People Directory

Milina Jovanović

Milina Jovanović came to the U.S. from Belgrade, Yugoslavia in 1994. She holds a J.D. and a double master’s in interdisciplinary Social Sciences from the University of Belgrade and San José State University. She was a teaching assistant and a research associate at the Sociological and Criminological Institute in Belgrade between 1986 and 1994. As a graduate researcher in the U.S. she compared women’s education and employment in California and Yugoslavia and published the results of her research. Milina contributed to a nationally recognized study on immigrant contributions and integration practices in Santa Clara County (Bridging Borders in Silicon Valley), and co-edited KIN: Knowledge of Immigrant Nationalities. Her book All Roads Lead to Jackson: Serbian American Contributions in Amador County, CA since the Gold Rush was published in 2013 by Sebastian Press. Jovanović’s articles have appeared in Serbia, other parts of the former Yugoslavia, U.S., U.K., Belgium, and France.

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Publishing

Man and the God-Man

by Archimandrite Justin Popovich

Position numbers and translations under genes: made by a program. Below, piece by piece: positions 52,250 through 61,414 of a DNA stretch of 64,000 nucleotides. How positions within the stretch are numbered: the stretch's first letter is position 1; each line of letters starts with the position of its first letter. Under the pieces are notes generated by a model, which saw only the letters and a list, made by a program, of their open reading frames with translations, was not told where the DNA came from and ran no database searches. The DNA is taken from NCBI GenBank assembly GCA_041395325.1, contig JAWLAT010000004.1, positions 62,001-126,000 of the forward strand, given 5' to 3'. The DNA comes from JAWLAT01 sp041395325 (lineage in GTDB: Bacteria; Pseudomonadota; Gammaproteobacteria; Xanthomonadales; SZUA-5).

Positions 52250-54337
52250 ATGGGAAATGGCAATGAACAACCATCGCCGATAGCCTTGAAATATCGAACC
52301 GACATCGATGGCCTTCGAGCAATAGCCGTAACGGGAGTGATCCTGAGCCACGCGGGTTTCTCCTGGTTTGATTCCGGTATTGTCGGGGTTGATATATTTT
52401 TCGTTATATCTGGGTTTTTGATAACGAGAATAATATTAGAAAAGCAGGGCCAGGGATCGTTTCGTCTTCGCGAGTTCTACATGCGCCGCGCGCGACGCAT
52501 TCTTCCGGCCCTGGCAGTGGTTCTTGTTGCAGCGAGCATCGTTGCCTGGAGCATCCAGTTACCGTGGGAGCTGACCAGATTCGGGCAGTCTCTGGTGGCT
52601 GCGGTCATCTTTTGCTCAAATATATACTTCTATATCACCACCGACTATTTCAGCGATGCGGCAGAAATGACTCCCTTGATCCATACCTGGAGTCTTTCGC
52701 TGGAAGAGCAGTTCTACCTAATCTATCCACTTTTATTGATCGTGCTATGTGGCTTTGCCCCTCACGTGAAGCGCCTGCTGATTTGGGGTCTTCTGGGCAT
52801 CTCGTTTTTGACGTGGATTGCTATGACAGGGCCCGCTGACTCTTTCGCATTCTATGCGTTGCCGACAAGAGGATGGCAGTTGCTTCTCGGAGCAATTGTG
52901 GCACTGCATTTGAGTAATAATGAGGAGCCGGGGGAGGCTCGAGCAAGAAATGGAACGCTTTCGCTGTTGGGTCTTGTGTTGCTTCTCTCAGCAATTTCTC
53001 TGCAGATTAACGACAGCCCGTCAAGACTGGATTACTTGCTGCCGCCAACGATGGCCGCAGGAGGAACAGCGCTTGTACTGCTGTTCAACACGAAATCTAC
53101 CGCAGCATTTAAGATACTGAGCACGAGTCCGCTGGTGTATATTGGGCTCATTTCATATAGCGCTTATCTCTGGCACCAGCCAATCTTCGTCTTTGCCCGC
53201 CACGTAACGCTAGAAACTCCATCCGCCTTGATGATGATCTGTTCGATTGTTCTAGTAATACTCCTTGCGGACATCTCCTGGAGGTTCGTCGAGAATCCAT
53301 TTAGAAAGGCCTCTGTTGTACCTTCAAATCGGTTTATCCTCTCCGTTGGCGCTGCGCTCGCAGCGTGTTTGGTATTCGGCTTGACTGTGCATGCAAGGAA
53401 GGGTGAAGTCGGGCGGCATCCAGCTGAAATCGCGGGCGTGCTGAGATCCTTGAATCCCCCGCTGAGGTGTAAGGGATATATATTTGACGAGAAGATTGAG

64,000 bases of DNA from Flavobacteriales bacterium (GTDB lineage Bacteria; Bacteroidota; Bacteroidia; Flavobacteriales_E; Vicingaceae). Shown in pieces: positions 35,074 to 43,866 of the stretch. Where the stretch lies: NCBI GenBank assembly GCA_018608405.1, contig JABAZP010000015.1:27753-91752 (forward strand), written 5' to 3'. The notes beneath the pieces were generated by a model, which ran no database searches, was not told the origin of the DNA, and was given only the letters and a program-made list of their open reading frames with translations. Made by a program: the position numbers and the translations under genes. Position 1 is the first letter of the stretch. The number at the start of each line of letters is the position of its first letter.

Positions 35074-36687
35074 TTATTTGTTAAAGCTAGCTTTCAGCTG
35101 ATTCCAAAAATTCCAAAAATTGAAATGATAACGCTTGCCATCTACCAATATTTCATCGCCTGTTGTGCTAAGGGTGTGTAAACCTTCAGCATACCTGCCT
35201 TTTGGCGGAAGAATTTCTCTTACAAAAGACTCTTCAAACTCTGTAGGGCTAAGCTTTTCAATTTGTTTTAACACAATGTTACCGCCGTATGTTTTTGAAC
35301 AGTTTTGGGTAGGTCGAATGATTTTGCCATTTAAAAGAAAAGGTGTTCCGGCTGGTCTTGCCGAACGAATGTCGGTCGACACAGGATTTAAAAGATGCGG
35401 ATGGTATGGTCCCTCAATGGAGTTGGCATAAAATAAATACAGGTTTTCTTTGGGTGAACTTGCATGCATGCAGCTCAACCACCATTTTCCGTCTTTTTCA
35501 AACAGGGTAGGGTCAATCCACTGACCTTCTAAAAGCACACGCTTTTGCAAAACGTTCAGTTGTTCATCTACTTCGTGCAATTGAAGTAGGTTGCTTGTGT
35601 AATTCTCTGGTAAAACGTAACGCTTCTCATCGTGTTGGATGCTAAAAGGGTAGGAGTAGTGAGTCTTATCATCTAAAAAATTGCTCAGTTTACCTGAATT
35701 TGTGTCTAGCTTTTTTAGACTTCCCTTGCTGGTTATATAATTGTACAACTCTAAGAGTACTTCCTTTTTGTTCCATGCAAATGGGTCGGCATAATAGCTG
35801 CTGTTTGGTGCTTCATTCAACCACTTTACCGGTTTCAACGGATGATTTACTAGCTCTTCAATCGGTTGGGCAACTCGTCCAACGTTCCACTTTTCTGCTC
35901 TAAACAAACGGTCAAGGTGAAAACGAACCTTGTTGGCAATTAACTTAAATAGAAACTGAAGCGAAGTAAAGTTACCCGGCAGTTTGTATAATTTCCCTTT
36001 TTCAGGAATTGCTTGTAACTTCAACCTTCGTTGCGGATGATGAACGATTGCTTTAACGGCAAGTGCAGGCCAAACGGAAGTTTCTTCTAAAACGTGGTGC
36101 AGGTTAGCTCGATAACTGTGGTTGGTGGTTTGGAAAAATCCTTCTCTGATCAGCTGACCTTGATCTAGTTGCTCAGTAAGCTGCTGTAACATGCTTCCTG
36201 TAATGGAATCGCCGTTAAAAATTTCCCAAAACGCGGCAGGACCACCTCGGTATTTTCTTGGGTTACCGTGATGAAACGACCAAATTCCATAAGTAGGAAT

"Father Justin Popovich, pan-orthodox witness to the God-revealed and Christ-given Eternal Truth, whose testimony can be even seen within this collection of his articles - that "the mystery of Truth is not in material things, not in ideas, not in symbols, but in Personhood, namely the Theanthropic Person of the Lord Christ, Who said: I am the Truth (John 14:6), Truth perfect, never diminished, always one and the same in its complete fullness - yesterday, today, and forever (Heb.13:8)."

The treasure to be found in this anthology of neopatristic syntheses consists of: "Perfect God and perfect man" - Nativity Epistle, where Fr Justin boldly exclaim that "man is only a true man when he is completely united with God, only and solely in God is man a man, true man, perfect man, a man in whom all the fullness of Godhead lives."; "The God-man" - The foundation of the Truth of Orthodoxy - Ava Justinian language of love in Christ-centered reflections of Truth; "The Supreme Value and Infallible Criterion"- contemporary philosophical reflections on visible and invisible realities; "Sentenced to Immortality" - a homily on the Resurrection or Our Lord Jesus Christ; "Humanistic and Theanthropic Culture"-criticism of European anti-Christian culture; "Humanistic and Theanthropic Education" - indicative pondering of consequences of education without God.. ; "The Theory of Knowledge of Saint Isaac the Syrian" - Faith, prayer, love, humility, grace and freedom, the purification of the intellect, mystery of knowledge; "A Deer in a Lost Paradise" - Ava's renowned poetic essay, a confession, and deepest longing for all-sweetest Jesus...